Please Note: This website is out of date. The Steward Community Woodland sustainable living project ended in 2018 for legal and planning permission reasons. The contents have been left here as a historical archive.

How to build a Bender

Benders have been a traditional form of woodland workers' dwelling for many centuries because they are low impact, quick and easy to build and are efficient in heating and materials.

You will need:

  • Coppiced poles (Hazel, Ash or Willow prefered)
  • Tarpaulin (water proof but breathable canvas prefered)
  • String may be useful

The Bender

To build the frame you will need to find some coppice wood that is about 2 inches in diameter at the base. The best wood to use is hazel but willow, ash or even sycamore will do. The number you require depends on the size of your structure, fifteen should do it. It doesn't matter if some are larger than others because they can be used as the main poles.

The diameter of your bender depends on the total size of your tarpaulin(s). As a rule of thumb, if the height in the middle of your bender is to be around half its length, your bender could be upto 2/3 the length of your canvas.

Place the two biggest poles in holes at opposite ends of your choosen site. You may need some help to bend them over in an arch to meet each other overlapping most of their length. If you can, twist them around each other so they stay in place on there own, but it is usual that they are tied to one another with string, however it is possible to build a complete bender without any string. Repeat this with poles for the opposite corners and tie them all together in the middle.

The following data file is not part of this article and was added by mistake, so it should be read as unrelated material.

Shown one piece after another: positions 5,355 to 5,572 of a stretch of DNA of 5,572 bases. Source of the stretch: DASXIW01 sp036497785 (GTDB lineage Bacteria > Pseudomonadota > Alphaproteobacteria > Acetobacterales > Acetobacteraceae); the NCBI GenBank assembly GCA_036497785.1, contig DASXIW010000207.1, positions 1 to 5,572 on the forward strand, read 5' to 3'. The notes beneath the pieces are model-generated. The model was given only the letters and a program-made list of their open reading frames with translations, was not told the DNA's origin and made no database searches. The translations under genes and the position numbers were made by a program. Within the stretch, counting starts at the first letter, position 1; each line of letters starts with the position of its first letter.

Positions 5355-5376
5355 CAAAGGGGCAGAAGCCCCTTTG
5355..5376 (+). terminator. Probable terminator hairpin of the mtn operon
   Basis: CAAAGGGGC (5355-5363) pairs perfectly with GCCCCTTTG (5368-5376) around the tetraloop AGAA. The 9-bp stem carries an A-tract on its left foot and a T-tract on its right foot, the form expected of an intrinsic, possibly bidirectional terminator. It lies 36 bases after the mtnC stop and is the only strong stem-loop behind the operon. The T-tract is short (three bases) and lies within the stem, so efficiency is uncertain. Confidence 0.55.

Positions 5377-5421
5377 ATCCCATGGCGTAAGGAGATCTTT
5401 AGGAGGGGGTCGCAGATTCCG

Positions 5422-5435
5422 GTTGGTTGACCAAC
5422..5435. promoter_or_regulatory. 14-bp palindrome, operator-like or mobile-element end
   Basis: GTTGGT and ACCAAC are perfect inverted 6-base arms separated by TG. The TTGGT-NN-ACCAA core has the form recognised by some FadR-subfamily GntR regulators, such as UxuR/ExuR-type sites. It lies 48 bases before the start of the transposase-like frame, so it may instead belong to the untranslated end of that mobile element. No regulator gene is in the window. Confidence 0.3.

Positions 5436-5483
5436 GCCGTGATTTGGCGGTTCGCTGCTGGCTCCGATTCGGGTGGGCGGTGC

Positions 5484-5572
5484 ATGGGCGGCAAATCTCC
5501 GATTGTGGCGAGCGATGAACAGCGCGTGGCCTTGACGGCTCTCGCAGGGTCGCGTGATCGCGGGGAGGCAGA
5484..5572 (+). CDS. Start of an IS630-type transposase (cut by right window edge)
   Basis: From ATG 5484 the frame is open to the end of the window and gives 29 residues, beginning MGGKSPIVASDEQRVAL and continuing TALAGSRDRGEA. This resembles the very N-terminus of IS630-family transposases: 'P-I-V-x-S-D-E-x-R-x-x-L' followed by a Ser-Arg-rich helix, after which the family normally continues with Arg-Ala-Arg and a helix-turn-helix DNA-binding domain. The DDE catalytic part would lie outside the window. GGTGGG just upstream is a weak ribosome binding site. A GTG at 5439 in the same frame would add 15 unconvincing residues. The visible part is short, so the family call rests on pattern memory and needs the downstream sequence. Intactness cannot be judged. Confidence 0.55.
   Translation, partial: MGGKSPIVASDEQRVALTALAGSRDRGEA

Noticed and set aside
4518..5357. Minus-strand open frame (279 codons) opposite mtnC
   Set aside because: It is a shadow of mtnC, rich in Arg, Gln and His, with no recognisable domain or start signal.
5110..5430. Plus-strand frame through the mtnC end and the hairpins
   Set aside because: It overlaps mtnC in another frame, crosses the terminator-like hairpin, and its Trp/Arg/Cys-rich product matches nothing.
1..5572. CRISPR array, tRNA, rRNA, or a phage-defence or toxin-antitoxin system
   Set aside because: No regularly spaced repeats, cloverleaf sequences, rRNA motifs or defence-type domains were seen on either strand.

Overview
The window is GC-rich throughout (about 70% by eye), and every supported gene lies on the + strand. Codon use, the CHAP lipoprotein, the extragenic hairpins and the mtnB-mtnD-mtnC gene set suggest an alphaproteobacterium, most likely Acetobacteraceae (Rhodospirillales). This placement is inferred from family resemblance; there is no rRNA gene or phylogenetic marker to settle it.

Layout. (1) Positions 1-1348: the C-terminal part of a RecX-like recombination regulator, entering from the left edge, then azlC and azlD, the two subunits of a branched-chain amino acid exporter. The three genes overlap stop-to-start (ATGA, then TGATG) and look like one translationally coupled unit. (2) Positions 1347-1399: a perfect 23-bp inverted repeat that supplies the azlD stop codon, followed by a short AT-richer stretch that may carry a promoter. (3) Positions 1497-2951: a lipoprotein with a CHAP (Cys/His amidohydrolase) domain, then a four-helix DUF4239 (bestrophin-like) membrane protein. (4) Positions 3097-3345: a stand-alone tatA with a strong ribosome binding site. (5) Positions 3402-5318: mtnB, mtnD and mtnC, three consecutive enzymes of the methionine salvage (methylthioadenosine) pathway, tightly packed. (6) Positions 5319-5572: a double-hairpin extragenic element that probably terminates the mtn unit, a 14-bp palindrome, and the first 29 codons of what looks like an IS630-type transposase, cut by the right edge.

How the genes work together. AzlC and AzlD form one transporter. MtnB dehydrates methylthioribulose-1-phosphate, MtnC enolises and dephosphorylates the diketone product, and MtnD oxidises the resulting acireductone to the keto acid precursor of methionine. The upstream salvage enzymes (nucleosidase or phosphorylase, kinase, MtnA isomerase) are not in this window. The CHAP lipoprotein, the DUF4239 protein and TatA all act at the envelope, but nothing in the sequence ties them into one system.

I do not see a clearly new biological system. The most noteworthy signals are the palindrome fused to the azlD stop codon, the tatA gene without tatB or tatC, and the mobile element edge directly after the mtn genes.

From here there are many ways you can arrange the poles to make a complete frame on which to put your canvas.

They can be placed so they all meet in the middle like a star pattern by keep filling the gaps around the outside in a similar way to that I described above. This is best if constructing a round bender.

Or you can go for a 'rib cage' type design taking the side poles over the main length pole at evenly spaced intervals. More suitable for an oblong design.

Or you can go for a completely random approach of putting the poles were they best fit. If using uneven coppice wood this is often the easiest approach but not the neatest

As well as poles from the ground and up, poles will need to be tied on horizontally around the frame. This is best done by weaving them in and out of the upright poles. Keep adding poles wherever looks necessary until happy that it's plenty sturdy enough and is a good dome shape with no gaps big enough that water will collect in the canvas. You should be able to hold on and hang your full weight from the center of a good bender frame.

All that's left to do now is to drag your tarpaulin over the frame and secure it at the edges. You may wish to bury it or hold it down with logs or stones. The only danger of this is your canvas rotting in the wet on the ground, some have plastic edges to prevent this. Blankets can be used between the canvas and the poles for insulation.

Windows and doors can be added either by lifting the canvas at one end and building a solid wall with windows and/or doors or by cutting it and fitting them.

See also:

Beccy and Merlin's bender, Bens dwellings & the long house

Last updated: 2011-02-04

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